Almost a year ago Sightings explained to readers why this column had devoted so little attention to one of the dramatic religious stories of our time: the abuse of children by Roman Catholic celibate males.
First, news of this abuse received so much attention that it did not need our noticing it and calling it to anyone else's attention. Second, non-Catholics who heaped on the abusers could be accused of enjoying embarrassments to the Church, and making much of that would have violated our self-imposed "Rules of the Game" for interfaith relations.
In the course of time a third factor served as a caution--a question--did the standard coverers of the situation and reports have and share all the facts?
To enlarge on that: we did notice the abuse wrought on children on Indian reservations, and knew that not all the agents of Native American ministries were Catholic. Some poll-takers and ethnographers who keep count of these things started claiming that non-Catholics were as bad as the Catholics. Or worse.
At least that is what Franklin Graham of Samaritan's Purse claimed: the Evangelicals were not better than Catholics. In fact, they were worse.
With all such elements to notice it has seemed best to many of us to wait for changes in the situation. Some reformers of programs and situations have become alert and deserve a new chance. The rise in reports of abuse on many non-Catholic fronts grew incrementally as social media, cameras, and better reporting contributed to change.
Still, was there something experimental or promising and new on the scene?
A partial answer to that question came last mid-week, when all the newspapers and many of the blogs and information resources gave front-page and top-line attention to stories like the NYT piece by Elisabetta Povoledo and Laurie Goodstein (June 10, 2015), which claimed front-page prominence with "Pope Creates Tribunal for Bishop Negligence in Child Sexual Abuse Cases."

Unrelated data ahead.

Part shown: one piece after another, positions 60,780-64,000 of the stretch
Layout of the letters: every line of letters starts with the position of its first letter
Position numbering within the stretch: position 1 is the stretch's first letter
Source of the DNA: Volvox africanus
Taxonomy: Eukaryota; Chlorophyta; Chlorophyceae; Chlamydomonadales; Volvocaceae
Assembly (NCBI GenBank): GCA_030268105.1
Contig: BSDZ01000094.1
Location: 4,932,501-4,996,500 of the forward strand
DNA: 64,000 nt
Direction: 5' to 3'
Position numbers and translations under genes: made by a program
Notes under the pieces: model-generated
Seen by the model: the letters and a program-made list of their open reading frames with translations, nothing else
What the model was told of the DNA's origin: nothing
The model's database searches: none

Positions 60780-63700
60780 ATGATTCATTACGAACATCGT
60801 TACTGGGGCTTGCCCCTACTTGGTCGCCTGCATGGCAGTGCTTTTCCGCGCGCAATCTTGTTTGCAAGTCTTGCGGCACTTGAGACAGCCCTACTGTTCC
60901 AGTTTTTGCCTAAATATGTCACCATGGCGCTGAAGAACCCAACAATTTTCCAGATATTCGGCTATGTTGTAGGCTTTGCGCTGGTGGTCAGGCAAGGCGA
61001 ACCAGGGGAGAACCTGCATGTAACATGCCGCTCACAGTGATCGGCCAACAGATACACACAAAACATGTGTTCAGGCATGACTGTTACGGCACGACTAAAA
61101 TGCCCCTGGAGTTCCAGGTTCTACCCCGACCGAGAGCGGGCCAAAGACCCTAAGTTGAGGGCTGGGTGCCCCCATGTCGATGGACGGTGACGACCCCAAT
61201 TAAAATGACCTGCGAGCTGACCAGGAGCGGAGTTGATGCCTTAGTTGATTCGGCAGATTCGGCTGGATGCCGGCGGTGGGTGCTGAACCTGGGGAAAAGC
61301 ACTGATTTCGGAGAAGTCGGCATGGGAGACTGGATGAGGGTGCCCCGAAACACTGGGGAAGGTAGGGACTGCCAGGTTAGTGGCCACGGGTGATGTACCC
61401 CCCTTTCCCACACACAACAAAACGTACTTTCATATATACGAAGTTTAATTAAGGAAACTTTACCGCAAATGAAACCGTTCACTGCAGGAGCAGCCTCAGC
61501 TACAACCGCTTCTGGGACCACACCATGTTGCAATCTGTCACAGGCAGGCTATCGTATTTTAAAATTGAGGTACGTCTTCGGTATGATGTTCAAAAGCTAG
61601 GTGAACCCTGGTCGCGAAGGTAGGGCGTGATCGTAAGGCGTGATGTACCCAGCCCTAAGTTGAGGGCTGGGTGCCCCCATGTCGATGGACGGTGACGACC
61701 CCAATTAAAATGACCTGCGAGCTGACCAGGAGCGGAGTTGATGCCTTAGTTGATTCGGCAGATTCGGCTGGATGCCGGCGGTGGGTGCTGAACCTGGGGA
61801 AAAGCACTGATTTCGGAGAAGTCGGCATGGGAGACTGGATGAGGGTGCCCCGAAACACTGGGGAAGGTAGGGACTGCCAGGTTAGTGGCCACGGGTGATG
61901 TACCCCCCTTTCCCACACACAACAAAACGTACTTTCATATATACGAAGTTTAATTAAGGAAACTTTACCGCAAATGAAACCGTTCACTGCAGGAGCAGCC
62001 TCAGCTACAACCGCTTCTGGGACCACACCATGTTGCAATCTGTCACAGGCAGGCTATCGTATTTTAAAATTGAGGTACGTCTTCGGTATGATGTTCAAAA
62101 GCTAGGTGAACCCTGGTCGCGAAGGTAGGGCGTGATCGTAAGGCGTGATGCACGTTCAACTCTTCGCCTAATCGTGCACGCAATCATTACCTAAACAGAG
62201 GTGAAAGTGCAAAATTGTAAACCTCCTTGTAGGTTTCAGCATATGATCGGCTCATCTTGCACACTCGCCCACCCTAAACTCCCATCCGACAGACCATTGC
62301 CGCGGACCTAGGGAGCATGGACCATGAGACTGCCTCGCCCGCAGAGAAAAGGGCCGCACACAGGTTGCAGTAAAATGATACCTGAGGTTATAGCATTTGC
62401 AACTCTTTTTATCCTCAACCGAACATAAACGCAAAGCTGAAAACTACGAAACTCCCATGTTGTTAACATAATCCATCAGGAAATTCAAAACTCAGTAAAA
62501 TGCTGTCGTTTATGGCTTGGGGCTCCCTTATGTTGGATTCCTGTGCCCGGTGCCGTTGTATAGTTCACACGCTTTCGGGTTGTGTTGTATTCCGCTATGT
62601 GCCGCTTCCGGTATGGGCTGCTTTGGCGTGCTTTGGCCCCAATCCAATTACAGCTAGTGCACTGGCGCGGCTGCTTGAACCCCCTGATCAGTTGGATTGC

Under the headline was news that the Pope has approved the creation of a Vatican Tribunal for judging the bishops and others who covered up abuse. So prominent and accessible is the story that we know we do not need to detail it here.
So we pass it on, not to the oblivion it knew several years ago, or the sectarian bickering over "who's worst," or the "Too-Little-And-Too-Late" prejudgments of victims' rights spokespersons, but to responsible examiners and reporters. As their stories unfold, we can come up with many kinds of questions that correlate to the obvious ones here. We've wondered, and waited for news of new energies.
For instance, the drastic decline in the numbers of priests and religious in Catholicism (and elsewhere): did it lead to some panic among those who had to provide leaders in religious youth organizations--the sacristies, etc., the club meetings where religious parents entrust their children to the presumably safest but actually quite-likely the least trustworthy caretakers. Religious energies and programs, we read often enough, lower their standards and get in trouble in times of decline and demoralization.
Can Pope Francis and thousands of Catholic--and other--personnel recover, emerge, and get back to their vital work, regaining trust? We know that turn-around efforts on lower rungs than those where popes try to regain a footing are led by grieving but often reform-minded leaders who get less notice than do the abusers.
The Church and the larger public are poised for change. Too late?